Moscow, the 70s

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Sparkling water machines

Sparkling water machines

I have got a childhood friend, Gella. Sometimes we arrange evenings with our childhood memories. These memories are sometimes very unexpected and moving. For example, yesterday we remembered soda machines with sparkling water. As a rule, they were close to the metro stations.

Among the machines there was always a cheap one. The water in it was just with soda, but without syrup. The remaining machines dispensed sweet sparkling water. It was possible to buy a glass of water for 3 kopecks with one serving of syrup, and double syrup costed about 5 or 6 kopecks — here our opinions differed, Gella remembered the number five, and I remembered six. But is it really important?!

I grew up in Moscow, and Gella in Batumi. Yesterday, we found out that Batumi soda machines favorably differed from Moscow ones — the children in Batumi were allowed to beat them slightly, because in that case, they gave out a double portion of soda at the price of the usual one, we, Moscow children, would never have thought of that, because in Moscow the laws were honored more strictly than anywhere else in the USSR.

Next to the soda vending machines was usually a wheeled cooler tray from which a little plump woman of indefinite years sold ice cream. She always stood behind the ice cream tray dressed in a consistently slightly blurred white coat.

There were several types of ice cream in the tray: ice cream in cups, popsicle on a stick, ice cream for 48 kopecks and, of course, my favorite fruit ice cream. There was also an “ice cream cake”, as my mother called a chocolate ice cream.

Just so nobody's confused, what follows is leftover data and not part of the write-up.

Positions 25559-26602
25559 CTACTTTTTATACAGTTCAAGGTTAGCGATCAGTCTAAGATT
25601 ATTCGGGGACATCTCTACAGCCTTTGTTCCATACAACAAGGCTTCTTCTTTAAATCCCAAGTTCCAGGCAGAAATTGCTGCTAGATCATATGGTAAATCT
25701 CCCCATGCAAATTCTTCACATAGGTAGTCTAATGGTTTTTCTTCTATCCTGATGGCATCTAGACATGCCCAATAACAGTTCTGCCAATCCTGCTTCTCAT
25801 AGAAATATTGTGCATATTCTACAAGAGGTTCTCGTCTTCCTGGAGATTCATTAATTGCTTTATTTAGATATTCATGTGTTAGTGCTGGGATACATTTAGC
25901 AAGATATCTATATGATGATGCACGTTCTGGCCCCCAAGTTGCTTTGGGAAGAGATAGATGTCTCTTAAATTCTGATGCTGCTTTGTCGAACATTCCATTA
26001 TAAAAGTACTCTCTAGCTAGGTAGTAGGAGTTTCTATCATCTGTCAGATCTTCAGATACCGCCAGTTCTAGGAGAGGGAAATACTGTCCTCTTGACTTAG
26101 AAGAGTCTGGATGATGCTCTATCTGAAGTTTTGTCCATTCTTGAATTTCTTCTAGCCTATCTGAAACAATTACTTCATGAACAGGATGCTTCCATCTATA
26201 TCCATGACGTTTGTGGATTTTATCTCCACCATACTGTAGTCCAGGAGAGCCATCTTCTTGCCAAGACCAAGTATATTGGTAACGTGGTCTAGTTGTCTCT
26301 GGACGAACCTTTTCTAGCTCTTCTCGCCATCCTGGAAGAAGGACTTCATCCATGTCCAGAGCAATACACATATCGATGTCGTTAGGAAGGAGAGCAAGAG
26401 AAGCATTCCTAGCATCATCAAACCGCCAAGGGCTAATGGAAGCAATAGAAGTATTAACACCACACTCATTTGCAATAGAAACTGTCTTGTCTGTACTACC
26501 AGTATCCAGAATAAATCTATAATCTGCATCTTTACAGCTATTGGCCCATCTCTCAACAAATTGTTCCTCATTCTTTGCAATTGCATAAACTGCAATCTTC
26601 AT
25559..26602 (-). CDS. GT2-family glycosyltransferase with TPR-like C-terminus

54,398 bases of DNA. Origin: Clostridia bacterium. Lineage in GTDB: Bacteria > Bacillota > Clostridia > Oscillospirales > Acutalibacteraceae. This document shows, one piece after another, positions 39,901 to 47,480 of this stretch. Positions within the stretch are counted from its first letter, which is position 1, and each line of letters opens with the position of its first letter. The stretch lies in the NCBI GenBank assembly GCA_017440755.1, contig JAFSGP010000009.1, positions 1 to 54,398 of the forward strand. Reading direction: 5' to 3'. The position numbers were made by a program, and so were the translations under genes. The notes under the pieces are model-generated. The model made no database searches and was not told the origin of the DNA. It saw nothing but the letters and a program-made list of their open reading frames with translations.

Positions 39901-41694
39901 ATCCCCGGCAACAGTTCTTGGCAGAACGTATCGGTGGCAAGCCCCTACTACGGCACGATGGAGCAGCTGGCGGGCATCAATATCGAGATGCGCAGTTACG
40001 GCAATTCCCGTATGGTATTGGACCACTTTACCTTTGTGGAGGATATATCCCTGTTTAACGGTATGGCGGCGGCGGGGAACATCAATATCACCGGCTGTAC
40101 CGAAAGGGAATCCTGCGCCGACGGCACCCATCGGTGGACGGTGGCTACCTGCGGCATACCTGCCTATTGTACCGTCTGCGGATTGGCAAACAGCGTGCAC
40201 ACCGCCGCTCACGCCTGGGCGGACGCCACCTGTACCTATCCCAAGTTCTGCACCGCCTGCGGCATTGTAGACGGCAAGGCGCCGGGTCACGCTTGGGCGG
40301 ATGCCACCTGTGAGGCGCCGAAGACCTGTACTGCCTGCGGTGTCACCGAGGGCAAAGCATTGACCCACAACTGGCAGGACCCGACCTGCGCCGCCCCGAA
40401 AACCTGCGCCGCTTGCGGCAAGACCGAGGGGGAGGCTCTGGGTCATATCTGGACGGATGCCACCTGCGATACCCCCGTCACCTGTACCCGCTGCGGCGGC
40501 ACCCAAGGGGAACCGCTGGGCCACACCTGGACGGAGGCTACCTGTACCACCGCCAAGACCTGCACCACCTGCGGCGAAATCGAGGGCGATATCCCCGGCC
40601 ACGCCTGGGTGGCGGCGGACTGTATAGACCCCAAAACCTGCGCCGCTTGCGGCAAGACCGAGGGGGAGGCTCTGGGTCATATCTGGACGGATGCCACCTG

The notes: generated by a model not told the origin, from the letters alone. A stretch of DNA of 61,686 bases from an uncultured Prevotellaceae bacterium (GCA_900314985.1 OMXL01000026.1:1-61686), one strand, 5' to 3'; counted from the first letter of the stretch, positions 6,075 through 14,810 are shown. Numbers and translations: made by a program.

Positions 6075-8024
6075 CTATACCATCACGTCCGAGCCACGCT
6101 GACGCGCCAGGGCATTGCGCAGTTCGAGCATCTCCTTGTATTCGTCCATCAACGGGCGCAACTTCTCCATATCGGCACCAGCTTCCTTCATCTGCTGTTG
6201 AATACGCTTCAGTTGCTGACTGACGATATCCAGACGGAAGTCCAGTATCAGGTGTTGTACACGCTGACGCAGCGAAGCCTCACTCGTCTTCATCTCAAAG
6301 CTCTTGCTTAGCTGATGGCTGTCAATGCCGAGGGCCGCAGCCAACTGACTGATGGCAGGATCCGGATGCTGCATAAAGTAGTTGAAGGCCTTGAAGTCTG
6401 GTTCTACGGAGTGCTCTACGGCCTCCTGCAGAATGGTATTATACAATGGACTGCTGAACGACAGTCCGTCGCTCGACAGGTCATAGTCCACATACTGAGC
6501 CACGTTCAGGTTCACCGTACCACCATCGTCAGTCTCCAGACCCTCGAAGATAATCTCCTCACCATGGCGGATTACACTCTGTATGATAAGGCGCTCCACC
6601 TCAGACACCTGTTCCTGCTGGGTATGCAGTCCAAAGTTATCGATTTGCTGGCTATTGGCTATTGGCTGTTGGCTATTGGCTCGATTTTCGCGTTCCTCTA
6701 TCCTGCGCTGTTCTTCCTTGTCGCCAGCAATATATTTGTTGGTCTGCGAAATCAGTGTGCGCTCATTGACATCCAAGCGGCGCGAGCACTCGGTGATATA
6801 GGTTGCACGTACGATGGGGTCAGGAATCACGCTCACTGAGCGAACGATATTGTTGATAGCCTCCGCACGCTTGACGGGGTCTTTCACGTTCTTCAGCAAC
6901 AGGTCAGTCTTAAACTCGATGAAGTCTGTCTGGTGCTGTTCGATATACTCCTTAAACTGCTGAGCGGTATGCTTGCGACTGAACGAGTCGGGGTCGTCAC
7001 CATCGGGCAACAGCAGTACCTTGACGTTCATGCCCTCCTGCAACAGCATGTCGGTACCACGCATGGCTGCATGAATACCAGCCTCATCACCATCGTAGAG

My school was near the Park Kultury metro station. Therefore, next to it there was a row of vending machines with sparkling water, a woman with ice cream nearby, and a “Donut shop” a little further away. There, they prepared and sold hot donuts, plentifully sprinkled with powdered sugar. They were warm and tasty, but very high-calorie.

At that time I was engaged in figure skating and ballet, so, as a rule, I only looked at them, and then with envy, I watched how my best friend Lyudka Koyeva was eating them appetizingly on the way from school.

Kremlin canteen and black caviar

The building in the embankment Bersenyevskaya where the Kremlin canteen was situated.

My dad worked in a leadership position in the Council of Ministers of the USSR, so the products we received in the Kremlin canteen in the embankment Bersenyevskaya. As I remember, the canteen was a hall of a round or oval shape There were many windows for issuing products for special coupons in it around the perimeters. Neat, well-groomed saleswomen in chef’s caps wrapped orders into several layers of dark beige thick paper, some of the products were given in the same colored long bags without handles.

There was everything you need: black and red caviar, salmon, and sturgeon, several types of cheeses and countless varieties of all kinds of sausages, aspic, prepared first, second and third gourmet dishes, all kinds of vegetables and fruits.

Due to the existence of the Kremlin canteen, my parents fed me excellently, in my view of the child at that time, it was even too good. For example, as soon as I got an acute respiratory, and that happened almost every week or two, a can of black caviar immediately appeared in front of me on the table.

I couldn’t stand it so much that I was shook up at sight of it. Then I invented one trick — I began to throw the black caviar behind the sofa, and it had been stacking between the sofa and the wall of the room for several years until the parents started a repair.

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